Product descriptions often say that it is safer to delay a baby from rolling so that the baby sleeps on her or his back for a longer period of months. This is in direct opposition to what the American Academy of Pediatrics recommends.
The AAP recommends stopping swaddling when a baby shows any signs of trying to roll over. It further states that many babies start working on rolling at around 8 weeks of age. Pre-rolling signs can be lifting feet up and down, rocking over to one side, and bringing hands to feet.
As occupational and physical therapists whose caseloads are full of infants every day, we strongly agree with the AAP recommendations from a developmental standpoint. Developmentally supportive routines do not apply to when your infant is awake, they are just as important, albeit different, for a sleeping infant. Drowsy and sleep states are a time when important practicing and experimenting with movement occurs.
We frequently see infants at 6 or 9 months who come into our office for a developmental delay. The baby may be sitting but needs to be placed into the sit position (not yet able to get to sitting from lying on the floor). The baby is often not rolling or rolling a few times a day, not the hundreds of times a day that is desirable. The baby is not crawling. The baby is unable to get to a toy unless it is placed in easy reach in front of her or him. The baby is missing out on important problem-solving and frustration tolerance as they are not doing trial and error motor planning (“how do I get to that piece of lint I see on the floor over there?”).
It’s not unusual for a baby to come in with arms outstretched from her or his sides (a scarecrow position). This arm position remains, regardless of how the baby is moved. When we see these characteristics, a first thought for an occupational or physical therapist is to wonder how the baby is sleeping. That’s how important sleep positioning is to development.
How can a weighted sleep suit affect head shape?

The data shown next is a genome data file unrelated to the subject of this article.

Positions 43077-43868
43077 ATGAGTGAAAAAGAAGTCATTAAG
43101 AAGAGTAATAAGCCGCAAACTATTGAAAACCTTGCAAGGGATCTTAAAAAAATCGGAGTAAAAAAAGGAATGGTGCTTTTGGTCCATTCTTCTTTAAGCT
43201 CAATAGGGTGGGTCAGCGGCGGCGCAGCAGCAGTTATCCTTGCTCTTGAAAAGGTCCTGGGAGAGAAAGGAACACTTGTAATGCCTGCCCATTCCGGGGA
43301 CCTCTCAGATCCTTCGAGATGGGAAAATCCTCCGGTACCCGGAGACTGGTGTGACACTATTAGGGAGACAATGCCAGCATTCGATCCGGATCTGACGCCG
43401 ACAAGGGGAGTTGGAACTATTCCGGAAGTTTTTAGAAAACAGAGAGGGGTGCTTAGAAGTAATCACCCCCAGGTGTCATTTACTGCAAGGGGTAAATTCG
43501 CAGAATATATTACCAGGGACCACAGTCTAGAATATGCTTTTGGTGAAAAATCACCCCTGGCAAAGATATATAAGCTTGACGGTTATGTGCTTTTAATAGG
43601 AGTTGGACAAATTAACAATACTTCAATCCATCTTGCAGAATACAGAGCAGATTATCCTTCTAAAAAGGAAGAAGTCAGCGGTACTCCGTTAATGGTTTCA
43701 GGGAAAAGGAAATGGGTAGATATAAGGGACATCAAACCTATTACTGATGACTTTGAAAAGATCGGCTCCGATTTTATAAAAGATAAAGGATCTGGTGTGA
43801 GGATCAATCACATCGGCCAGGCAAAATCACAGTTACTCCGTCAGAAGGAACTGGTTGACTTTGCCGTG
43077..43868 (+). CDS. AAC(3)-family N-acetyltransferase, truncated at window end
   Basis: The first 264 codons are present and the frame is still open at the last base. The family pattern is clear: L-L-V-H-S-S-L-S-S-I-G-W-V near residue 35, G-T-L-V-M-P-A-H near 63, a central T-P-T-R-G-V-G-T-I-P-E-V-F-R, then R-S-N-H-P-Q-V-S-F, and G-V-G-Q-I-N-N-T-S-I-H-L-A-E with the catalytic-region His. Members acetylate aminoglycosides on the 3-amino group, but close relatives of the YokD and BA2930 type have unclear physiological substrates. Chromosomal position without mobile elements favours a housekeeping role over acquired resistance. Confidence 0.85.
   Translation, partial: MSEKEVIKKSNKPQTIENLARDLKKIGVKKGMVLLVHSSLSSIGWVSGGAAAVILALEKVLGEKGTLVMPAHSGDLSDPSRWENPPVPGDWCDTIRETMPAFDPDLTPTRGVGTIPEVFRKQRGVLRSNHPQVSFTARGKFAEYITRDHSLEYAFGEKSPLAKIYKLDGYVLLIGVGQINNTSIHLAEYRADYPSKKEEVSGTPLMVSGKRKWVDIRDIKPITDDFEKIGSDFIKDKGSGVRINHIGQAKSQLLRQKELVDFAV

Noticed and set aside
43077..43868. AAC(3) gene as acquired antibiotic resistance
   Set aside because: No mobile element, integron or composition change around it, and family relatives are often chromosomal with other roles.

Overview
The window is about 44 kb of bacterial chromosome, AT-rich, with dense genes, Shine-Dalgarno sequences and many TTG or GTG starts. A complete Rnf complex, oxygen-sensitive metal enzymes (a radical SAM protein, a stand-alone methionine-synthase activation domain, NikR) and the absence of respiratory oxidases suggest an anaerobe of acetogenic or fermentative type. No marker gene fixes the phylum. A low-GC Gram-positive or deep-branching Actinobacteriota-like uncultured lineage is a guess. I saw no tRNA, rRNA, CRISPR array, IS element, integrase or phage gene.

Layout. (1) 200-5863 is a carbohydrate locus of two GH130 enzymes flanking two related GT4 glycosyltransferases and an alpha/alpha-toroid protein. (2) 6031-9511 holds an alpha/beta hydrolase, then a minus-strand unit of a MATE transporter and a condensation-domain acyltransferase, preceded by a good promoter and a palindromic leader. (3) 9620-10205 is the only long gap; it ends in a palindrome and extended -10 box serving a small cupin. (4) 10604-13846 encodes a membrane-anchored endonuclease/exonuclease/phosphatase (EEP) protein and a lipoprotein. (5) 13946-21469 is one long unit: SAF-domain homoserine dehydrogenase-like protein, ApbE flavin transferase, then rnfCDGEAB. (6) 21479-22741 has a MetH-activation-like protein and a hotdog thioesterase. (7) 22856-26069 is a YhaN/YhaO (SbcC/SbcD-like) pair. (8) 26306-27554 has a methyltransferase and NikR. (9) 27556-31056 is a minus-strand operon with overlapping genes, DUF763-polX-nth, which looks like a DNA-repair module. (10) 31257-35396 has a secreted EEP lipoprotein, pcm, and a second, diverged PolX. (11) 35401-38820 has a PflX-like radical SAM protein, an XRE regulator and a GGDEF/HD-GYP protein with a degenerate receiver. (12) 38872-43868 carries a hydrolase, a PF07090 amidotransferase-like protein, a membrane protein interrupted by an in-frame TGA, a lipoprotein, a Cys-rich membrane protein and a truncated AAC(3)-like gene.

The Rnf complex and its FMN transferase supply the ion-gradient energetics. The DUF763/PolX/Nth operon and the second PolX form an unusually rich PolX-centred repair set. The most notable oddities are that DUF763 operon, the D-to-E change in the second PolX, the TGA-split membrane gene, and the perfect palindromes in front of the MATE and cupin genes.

The routines that best support development also support head shape. So if a baby has a preference for turning one way, the baby will then nestle more deeply into that side when in a weighted sleep suit. It becomes more difficult for the baby to overcome the preferred side.
Day time routines of tummy time and sidelying while supervised and very important. Positioning when asleep is equally important.
See this post for information on which infants are more vulnerable to head shape issues.
Specific sleep suits to avoid:
We give a thumbs down to the Merlin Magic Sleepsuit. We consider the Nested Bean to be better, yet still not recommended. There are probably others on the market or soon to be released. The basic concept of impeding rolling is one that is not the best for development and head shape in those infants that are vulnerable, therefore any sleep sack that is weighted would not be recommended. Instead of moving from a swaddle to a sleep suit, consider moving away from swaddling altogether.
So how do I stop swaddling?
Around 8ish weeks, when you notice signs of pre-rolling, it’s time to remove the swaddle. If your baby is sleeping well, it’s normal to feel hesitant about removing it! There are two strategies, both support development equally so choose the one best for you and your situation. Whatever you choose, the worst-case scenario is generally three days of disrupted sleep and then a new normal begins.
Strategy 1: On Day 1, remove an arm from the swaddle. On Day 2, remove both arms from the swaddle. On Day 3, remove the whole swaddle and begin sleeping in something like the Halo arms out sleep sack Wearable Blanket 100% Cotton | Jungle (halosleep.com).
Strategy 2: Remove the swaddle on Day 1 and begin sleeping in something like the Halo arms out sleep sack Wearable Blanket 100% Cotton | Jungle (halosleep.com)
Note: When we recommend a product, please note that Carolina Kinder Development has no financial relationship to any products.
A parent at our clinic recently sent this text (note that the parent is also a PT):
“Oh my goodness you were so right. It was exactly 3 days of chaotic sleep and now she sleeps beautifully in a plain sleep sack.”
For the most part, it takes a baby a maximum of three days to adjust to changes in routine.
We hope there is something to help you in this article. We love comments and questions!